What do you look for in Animators?
One of the most common questions Pixar receives nowadays is, “How can I become an Animator at Pixar?”. There’s really no good answer that’s both short and useful, so we’ve put together some information to hopefully provide guidance for people who dream of being involved in Pixar's animation process. Pixar places the technology of computer graphics firmly at the service of the art of animation, not the other way around. This priority is expressed clearly in Pixar’s production process, in which the Animators specialize in animation, with virtually all technical concerns handled by Technical Directors.
The implication of this structure and this value system is what Pixar looks for first and foremost in Animators—
we want you to be able to bring the character to life, independent of medium. Computer-graphic technical prowess
is of course important, but the emphasis is not as strong within the Animation Department.
The reality is that computer graphic animators have no advantage over pen-and-ink animators, clay
animators, stop-motion animators, etc. So while it’s preferable for someone to have 3D knowledge, it’s
not paramount. In fact, three-quarters of the Animators on Toy Story were new to computers when hired.
A common question is, “What software should I learn?” The answer is implied by the above: “Software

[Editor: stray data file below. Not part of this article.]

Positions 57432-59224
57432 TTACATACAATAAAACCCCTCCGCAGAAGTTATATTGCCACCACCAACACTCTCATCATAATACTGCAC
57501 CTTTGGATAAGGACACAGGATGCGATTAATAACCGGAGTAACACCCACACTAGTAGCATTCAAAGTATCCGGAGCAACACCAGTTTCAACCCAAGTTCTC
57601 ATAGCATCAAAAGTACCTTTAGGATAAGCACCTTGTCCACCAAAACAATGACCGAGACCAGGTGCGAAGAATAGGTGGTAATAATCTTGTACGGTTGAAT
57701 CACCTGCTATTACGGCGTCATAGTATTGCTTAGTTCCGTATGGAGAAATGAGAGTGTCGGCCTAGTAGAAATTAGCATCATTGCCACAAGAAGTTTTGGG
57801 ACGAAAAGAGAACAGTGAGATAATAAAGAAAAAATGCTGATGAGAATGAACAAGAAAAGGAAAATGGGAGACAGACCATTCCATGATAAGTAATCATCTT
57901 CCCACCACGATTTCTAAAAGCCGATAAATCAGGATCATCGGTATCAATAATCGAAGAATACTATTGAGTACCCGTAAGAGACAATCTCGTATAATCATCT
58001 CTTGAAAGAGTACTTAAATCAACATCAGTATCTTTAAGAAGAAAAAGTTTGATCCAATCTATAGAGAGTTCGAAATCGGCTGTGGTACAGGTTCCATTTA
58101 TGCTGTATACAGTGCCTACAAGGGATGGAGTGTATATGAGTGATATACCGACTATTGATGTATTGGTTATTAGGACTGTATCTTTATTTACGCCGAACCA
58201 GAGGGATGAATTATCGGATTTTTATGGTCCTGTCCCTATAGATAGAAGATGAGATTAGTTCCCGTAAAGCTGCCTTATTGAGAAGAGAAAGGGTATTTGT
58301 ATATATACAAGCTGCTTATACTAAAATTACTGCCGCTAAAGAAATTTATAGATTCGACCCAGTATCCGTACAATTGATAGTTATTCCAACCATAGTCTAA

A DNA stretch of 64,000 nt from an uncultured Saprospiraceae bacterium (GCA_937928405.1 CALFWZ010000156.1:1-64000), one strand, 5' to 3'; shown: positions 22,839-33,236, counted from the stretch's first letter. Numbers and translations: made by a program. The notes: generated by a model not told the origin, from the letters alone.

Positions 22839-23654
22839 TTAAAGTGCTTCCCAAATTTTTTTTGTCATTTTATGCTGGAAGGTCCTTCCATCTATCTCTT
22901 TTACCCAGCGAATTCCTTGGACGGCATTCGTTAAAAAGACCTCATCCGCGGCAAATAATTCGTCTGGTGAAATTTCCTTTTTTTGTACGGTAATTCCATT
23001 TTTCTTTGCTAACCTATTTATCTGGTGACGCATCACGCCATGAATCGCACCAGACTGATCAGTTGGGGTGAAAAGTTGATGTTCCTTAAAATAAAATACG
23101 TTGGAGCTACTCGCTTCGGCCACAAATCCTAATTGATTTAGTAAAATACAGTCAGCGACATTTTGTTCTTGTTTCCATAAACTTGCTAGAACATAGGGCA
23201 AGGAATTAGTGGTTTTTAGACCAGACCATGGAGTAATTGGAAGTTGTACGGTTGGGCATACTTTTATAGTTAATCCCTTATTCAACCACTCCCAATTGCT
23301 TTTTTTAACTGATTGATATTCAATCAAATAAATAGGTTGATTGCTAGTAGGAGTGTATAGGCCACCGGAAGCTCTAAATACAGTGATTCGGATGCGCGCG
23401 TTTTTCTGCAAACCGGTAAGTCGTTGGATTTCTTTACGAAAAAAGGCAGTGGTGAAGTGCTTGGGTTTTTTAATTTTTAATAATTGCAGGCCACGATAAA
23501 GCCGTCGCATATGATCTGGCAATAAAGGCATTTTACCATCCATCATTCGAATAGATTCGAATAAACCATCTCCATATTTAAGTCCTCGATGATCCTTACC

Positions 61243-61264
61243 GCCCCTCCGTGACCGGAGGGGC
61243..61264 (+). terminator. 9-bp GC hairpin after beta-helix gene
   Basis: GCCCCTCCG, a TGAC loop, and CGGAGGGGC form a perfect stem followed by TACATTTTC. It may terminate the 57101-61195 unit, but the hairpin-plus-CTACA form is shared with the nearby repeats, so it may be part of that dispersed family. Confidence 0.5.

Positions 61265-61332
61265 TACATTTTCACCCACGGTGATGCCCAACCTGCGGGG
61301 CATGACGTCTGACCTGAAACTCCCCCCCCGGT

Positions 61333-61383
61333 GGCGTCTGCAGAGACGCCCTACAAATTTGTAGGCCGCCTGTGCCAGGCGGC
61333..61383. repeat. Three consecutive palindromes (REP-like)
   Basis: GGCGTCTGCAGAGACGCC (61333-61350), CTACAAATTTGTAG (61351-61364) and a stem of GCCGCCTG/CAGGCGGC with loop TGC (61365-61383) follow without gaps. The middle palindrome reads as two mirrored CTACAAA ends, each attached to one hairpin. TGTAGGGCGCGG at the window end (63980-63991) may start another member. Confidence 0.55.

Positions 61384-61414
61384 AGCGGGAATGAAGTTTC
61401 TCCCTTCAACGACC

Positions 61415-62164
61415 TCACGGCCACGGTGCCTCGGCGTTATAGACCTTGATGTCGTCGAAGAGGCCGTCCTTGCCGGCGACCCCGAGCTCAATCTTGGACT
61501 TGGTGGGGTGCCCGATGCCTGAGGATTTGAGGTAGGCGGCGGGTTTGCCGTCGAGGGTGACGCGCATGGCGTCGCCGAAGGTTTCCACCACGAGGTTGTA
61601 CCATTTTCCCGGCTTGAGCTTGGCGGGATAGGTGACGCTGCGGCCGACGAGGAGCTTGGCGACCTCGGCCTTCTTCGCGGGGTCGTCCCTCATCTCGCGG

doesn’t matter; learning to animate matters.” Still, you might expect that learning the software that Pixar
uses would give you a leg up. However, even this isn’t true: Pixar uses its own proprietary software. Your
knowledge of basic animation fundamentals is the foundation for your computer training,
not the other way around.
What are the qualities of a good Animator?
A Pixar Animator should be able to bring life to any object or character, showing the character’s internal
thoughts and feelings through its physical external motion. To do this, the Animator must be a good actor.
His or her work should communicate clearly, containing simple ideas with which an audience can empathize.
The animation should be entertaining to watch, employing good timing and relying on individualized, believable
characters to put forth humor and emotion. The Animator also needs an understanding of physical motion.
Knowledge of weight, balance, overlap, texture, and form should be evident in the work. In fact, in evaluating a
prospective Animator, Pixar relies very heavily on the demo reel presented by the candidate.
You could say that three things are important in pitching yourself to Pixar: the reel, the reel, and the reel.
Other factors will of course come into play, including collaborative spirit, timeliness, and compatibility with Pixar
itself, but these issues never even come up unless the reel passes muster. Of course, the more a reel shows the
qualities discussed here, the better. We want to see your ability to demonstrate a strong sense of acting, more
so than movement. Reels that show fast-moving spaceships, etc., are difficult to judge because we're not able to
get a sense of someone’s ability to understand physics and the fundamentals of animation. We would much rather
see a simple story line with strong acting.
We’re interested in your animation ability—not your ability to model,shade, and light. Acting is the
key element and then we review reels to get a sense of weight, timing, staging, physics, etc. People frequently ask if they
should include a flatwork portfolio demonstrating their life drawing skills. While this is nice, it doesn’t give us a
sense of your ability to animate a character and bring something to life.